Helping Mothers to Help Themselves and their Babies in DRC and Ethiopia
Each year, nearly 300,000 women die from causes related to pregnancy and childbirth. Approximately 7.6 million children do not live to see their fifth birthday. Most of the major direct causes of maternal and child mortality are preventable. MSH's maternal and child health interventions begin before pregnancy, with integrated family planning and HIV services, and continue through the life of the child.
After a smooth pregnancy, Marie Miambokila Mumba of Democratic Republic of the Congo (DRC) gave birth in August 2014 with a skilled birth attendant, Judith Kambuyi. Moments after the baby was born, Kambuyi realized Mumba was delivering a second baby, who was struggling to breathe.
Kambuyi immediately identified the problem and resuscitated the infant. Mumba's child was one of 22 babies saved in 2014 by Kambuyi and other birth attendants at the hospital after they completed a training in detection and treatment of newborn conditions. The training, designed and proven effective for resource-limited settings, was organized by the 2010–2015 DRC-Integrated Health Project (DRC-IHP), an MSH project funded by USAID.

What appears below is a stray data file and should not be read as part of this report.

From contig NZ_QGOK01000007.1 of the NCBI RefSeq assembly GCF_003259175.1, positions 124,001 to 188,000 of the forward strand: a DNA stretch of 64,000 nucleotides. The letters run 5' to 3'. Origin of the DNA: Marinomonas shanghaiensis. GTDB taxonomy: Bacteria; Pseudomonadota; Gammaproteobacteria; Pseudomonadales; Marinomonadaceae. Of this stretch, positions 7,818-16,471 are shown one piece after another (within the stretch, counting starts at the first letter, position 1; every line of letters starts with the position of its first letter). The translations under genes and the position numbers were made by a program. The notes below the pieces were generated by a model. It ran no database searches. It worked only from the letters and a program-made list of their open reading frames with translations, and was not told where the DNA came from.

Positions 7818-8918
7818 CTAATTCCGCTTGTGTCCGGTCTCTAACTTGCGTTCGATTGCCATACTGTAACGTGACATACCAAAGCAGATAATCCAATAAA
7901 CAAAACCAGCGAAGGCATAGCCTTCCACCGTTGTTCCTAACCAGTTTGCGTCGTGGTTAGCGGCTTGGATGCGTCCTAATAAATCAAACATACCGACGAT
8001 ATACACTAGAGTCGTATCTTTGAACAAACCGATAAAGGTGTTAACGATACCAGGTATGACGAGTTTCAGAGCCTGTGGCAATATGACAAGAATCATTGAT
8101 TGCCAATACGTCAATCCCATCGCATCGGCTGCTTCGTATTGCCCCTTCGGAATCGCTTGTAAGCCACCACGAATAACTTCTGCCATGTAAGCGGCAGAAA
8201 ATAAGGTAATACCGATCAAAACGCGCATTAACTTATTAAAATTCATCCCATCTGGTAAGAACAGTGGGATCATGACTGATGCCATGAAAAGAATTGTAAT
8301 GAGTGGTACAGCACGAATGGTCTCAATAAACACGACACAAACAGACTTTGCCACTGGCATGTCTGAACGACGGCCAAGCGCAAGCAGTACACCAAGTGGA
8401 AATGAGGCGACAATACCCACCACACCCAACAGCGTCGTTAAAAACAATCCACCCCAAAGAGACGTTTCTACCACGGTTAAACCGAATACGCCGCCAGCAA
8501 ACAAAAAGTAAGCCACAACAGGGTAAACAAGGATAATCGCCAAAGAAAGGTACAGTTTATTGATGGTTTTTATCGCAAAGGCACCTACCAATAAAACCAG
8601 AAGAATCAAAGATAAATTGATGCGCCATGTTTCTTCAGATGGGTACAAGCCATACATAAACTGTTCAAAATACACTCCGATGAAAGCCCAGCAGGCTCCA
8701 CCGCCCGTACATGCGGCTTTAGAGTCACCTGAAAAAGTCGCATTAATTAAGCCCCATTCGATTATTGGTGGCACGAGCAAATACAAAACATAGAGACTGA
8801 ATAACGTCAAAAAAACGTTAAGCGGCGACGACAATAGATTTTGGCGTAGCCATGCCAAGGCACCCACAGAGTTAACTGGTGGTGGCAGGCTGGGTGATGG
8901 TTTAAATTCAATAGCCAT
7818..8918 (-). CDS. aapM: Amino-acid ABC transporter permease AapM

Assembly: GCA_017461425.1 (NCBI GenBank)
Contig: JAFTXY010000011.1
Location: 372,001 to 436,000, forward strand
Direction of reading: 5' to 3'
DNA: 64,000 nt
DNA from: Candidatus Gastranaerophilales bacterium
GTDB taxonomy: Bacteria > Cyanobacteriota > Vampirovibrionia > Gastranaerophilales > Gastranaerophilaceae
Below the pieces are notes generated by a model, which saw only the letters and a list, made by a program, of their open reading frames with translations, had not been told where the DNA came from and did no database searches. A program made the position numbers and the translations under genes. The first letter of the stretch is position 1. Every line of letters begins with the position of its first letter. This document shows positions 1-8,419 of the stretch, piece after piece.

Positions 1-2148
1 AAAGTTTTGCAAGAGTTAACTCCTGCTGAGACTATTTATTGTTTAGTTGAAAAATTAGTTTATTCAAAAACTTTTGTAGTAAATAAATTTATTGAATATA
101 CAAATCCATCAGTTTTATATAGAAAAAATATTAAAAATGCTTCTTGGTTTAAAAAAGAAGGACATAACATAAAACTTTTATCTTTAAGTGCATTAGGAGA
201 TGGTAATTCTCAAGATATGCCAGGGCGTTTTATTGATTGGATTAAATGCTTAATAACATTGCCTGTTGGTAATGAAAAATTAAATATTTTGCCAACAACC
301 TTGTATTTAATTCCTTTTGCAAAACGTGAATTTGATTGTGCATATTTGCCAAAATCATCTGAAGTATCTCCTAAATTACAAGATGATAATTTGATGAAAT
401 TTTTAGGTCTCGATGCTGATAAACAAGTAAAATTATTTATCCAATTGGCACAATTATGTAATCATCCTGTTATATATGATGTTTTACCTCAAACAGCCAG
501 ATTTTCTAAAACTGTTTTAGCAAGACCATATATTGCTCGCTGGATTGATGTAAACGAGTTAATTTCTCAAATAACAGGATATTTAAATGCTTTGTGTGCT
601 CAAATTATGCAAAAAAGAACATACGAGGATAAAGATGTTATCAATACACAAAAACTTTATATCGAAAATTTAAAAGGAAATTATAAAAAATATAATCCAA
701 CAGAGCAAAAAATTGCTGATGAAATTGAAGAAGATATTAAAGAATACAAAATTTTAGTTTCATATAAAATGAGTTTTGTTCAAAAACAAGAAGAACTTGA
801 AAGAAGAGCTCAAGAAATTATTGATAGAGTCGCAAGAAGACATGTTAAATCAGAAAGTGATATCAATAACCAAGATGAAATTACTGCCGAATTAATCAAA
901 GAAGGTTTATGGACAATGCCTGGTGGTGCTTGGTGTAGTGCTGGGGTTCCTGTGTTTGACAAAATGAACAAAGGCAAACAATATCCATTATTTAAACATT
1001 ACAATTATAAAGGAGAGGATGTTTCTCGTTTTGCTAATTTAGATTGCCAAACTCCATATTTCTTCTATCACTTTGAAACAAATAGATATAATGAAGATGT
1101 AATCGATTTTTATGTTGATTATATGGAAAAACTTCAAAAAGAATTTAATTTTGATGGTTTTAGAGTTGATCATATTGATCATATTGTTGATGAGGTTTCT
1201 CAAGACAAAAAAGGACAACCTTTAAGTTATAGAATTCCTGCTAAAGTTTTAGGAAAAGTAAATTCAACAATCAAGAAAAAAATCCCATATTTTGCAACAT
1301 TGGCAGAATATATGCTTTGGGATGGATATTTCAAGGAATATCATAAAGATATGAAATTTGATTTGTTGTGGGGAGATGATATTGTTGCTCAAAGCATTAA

"It is a source of pride to save lives," says Kambuyi, who went on to train local midwives in the same techniques.
New mothers are proud as well when they can help their babies. Through DRC-IHP, more mothers of premature infants are advised to hold their babies skin-to-skin to keep them warm— a technique called kangaroo care. DRC-IHP works to unite existing health service providers in DRC under a strategy to provide integrated management of maternal and child health.
In Ethiopia, MSH helped expand HIV and AIDS services by integrating them into maternal and child health and other services. The 2011–2015 Ethiopia Network for HIV/AIDS Treatment, Care and Support (ENHAT-CS) program, a USAID initiative funded by PEPFAR, built on Ethiopia's nationwide continuum of care from communities to hospitals.
In 2014 at ENHAT-CS health centers in the Amhara and Tigray regions, 97 percent of women receiving antenatal care were tested for HIV and received their results; of those who tested positive, 87 percent received antiretroviral therapy, up from 45 percent who received treatment in 2011. Standard antiretroviral therapy (ART) consists of the combination of at least three antiretroviral (ARV) drugs to suppress the HIV virus and stop the progression of HIV disease.